SET A VISION If you want to see your community evolve, it is important to create and set a vision. To reiterate the previous point, all constituents need to be involved. Now, let’s be mindful that this evolution will not happen overnight and quick fix methods should not be the end goal. Setting a vision for your community is not an easy task. Therefore, you will need devoted students to help out with this form of strategic planning, which brings on the next point. SWAP IDEAS In order to influence those in the community to do the work and make positive change, it is vital that the leadership is sharing the vision with peers. Creating space and opportunity for council leaders set the premise for a groundbreaking fraternal movement will allow those involved to set the tone and have a voice at the table. Change cannot occur with one sole mind. Whether it is a separate meeting created just for executive board members of the council or something more informal, bringing collective minds together is sure to put you ahead of the game. GAIN PEER BUY IN There is nothing more frustrating than a council with a great idea and affiliate organizations that are not interested in community improvement. This common scenario causes the planning and implementation of any big picture efforts to come to a halt. A vision is completely empty without the minds of the collective body. Utilizing chapter presidents as vehicles of inspiration among their respective chapter members and peers is a great way to get all constituents on board with what you are trying to accomplish as a community. However, let’s not assume that just because the leadership has shared their vision that it is definite everyone will approve of it. Part of getting buy in is also accepting the viewpoints and wishes of those who will be your change agents.
This article is not an end all be all, but is meant to inspire change among student leaders and those who advise them. Collaboration is sought after by student leaders on a regular basis. When you continuously add people to the equation, it has the potential to make things more difficult. The easy thing about collaboration among fraternities and sororities is that you all have similar purposes, values and missions that you all live by. You have the common bond of brotherhood and sisterhood that extends beyond your respective organizations into a community that upholds the “greater Greek good”. Who will step up and take on the challenge? Will it be you?
Key Steps to Bridge the Gap: Ask questions. Support. Open ALL lines. Set a vision. Swap ideas. Gain peer buy in. Involve your Advisor. Reach out to other institutions.
THAT’S SO GREEK! Jessica Pettitt Campuspeak
Often times, I hear people negatively stereotype the fraternity and sorority community. They use words like “Frat boy” and “Soro Ho” to describe individuals that they assume must be fraternity or sorority members maybe because they are wearing khakis or heels in bad weather. Then there are the really frustrating stereotypes and assumptions like, we buy our friends, have access to all of the tests and papers of alumni so we make the grades and are really dumb; of course Greeks are alcoholics and use a lot of drugs – either to party or to stay thin and pretty; we are also slutty, easy, players, teases, never go to class, throw parties with date rape drugs, - this is just the tip of the iceberg. Although stranger things have happened on a college campus the stereotype exists that these events are characteristics of “group think” or of “Greek Life.”
008 // connections // 2008.spring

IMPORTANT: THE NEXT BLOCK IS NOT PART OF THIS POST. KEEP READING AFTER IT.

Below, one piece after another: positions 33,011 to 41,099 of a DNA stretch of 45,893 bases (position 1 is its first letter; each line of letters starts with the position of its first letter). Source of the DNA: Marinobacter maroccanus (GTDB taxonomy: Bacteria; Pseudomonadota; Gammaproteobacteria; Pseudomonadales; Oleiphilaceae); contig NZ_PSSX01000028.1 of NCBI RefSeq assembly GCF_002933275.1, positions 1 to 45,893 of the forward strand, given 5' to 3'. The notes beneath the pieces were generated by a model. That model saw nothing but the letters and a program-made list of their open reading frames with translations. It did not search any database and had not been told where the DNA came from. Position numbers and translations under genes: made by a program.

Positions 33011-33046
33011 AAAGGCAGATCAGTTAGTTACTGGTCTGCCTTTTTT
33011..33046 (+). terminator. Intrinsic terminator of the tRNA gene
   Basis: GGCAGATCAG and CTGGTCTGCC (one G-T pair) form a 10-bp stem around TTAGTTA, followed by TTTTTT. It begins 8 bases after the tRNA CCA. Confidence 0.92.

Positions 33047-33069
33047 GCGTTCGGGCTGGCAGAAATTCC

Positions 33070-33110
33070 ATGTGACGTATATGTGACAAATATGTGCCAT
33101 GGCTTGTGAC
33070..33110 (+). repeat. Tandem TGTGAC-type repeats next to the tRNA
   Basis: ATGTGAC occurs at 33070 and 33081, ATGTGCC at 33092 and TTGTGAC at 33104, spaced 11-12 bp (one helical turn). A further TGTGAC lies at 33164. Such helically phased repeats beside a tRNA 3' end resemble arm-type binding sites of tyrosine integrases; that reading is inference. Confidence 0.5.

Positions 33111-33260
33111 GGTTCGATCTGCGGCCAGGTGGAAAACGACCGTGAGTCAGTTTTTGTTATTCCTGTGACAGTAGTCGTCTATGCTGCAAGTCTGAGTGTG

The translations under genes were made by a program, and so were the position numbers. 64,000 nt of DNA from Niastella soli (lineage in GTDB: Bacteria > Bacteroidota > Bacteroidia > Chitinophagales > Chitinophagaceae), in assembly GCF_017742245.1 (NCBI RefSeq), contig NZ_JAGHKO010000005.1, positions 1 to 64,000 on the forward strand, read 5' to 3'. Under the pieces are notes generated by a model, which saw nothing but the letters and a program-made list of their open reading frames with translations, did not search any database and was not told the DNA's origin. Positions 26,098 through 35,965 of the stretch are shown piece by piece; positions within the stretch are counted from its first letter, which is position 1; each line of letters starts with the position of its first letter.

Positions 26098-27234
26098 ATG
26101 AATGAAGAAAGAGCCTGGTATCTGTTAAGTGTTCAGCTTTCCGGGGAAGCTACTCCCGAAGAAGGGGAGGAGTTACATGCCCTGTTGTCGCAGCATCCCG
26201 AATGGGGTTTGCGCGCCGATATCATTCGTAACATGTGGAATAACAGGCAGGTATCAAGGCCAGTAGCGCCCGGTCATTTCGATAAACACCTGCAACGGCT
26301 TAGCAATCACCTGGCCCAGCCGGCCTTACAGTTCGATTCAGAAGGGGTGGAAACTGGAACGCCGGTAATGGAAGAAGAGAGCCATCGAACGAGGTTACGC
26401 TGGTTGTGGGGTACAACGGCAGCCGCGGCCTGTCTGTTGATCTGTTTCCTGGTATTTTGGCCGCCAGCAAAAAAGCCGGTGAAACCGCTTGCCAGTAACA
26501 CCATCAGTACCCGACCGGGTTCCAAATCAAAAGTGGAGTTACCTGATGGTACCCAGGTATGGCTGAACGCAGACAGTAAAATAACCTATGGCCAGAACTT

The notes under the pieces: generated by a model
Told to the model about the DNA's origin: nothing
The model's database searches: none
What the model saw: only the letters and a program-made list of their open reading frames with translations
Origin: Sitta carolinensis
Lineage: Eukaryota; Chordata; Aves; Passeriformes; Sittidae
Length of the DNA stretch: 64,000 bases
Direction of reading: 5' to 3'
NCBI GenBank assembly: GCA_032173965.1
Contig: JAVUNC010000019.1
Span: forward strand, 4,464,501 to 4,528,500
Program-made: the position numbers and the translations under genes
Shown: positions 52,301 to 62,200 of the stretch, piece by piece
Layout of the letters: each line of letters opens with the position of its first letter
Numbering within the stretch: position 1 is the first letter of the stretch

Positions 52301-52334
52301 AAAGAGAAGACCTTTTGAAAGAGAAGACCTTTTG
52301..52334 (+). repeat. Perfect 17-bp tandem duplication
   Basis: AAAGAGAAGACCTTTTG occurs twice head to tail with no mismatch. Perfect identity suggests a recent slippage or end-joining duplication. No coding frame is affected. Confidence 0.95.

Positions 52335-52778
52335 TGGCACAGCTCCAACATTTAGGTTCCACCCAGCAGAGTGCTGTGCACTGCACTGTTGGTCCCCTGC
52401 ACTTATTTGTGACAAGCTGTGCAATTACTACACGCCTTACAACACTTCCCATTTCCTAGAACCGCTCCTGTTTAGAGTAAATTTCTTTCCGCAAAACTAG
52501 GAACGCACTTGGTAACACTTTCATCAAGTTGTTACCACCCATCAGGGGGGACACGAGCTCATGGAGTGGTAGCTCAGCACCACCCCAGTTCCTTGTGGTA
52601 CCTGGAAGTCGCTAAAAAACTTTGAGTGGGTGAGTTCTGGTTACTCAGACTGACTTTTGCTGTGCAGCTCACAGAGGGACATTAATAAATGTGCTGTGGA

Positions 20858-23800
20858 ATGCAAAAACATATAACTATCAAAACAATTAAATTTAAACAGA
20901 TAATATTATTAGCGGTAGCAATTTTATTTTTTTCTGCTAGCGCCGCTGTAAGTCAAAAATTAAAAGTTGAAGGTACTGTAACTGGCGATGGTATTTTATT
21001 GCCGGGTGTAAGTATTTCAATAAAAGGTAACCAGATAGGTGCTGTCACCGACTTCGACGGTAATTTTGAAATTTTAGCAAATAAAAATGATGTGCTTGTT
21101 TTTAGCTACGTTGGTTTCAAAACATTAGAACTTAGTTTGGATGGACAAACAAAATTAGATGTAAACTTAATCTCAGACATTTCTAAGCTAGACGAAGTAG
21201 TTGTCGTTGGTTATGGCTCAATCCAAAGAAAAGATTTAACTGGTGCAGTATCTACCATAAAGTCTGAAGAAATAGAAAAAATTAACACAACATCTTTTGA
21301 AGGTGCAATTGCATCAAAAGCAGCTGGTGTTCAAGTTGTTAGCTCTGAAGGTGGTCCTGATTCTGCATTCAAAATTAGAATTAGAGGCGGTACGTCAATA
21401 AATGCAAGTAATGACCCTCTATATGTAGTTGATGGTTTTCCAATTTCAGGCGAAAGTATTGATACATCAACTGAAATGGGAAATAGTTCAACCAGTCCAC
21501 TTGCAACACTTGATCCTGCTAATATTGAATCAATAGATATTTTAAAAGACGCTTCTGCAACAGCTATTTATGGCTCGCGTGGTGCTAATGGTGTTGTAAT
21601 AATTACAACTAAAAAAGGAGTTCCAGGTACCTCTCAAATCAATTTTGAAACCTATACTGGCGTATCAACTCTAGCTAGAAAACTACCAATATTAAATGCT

Now before anyone gets their letters in a twist, yes, it is hard to hear that we are negatively stereotyped. It may be even harder to see how you may actually contribute to these stereotypes. If someone saying “That’s So Greek!” bothers you as a member of a fraternity or sorority, then why is “That’s So Gay!” seemingly common language on college campuses? Maybe if people who were not fraternity or sorority members knew a little more about actual Greek experiences, they would be able to check their own stereotypes, judgments, assumptions, and behaviors. Maybe if we Greeks understood more about the language used in the LGBT community we could do the same. In the shadows of a politically correct movement, many are trying to use the most inclusive and supportive language to describe others. These words are often even created as the political pendulum sways from left to right or steadies in the center, it also changes depending on the community you are in or the company one is surrounded with. However, it is important to also note that language and language preferences are very individual things determined by personal identity, community membership, and politics. Language also varies by age, gender, class, race and ethnicity, and region of the country. So what are you to do? Recently, I have had a number of conversations about my language choices so I thought I would share with you and then you can decide where to go next. I use LGBT to name the non-heterosexual community. I sometimes even use ‘gay’ as the umbrella term. What is the difference and who cares? To some, Gay only refers to homosexual white men. This can feel marginalizing to women and bisexuals not to mention the transgendered community, because usually there are strict social constructs set in place as to what it means to be a man or a woman and unfortunately our society often leaves little wiggle room. Then there was GLBT, I mean GLB, actually, GL. The modern gay movement was visible through active white gay men and a few lesbian women (G and L) that bravely signed their real names during early equality protests and marches. To be more inclusive to women and their involvement in the movement (again, I am implementing the same rigid social constructs as to what it means to be a woman), L was placed first and the B added due to the silencing and invisible status of the bisexual community.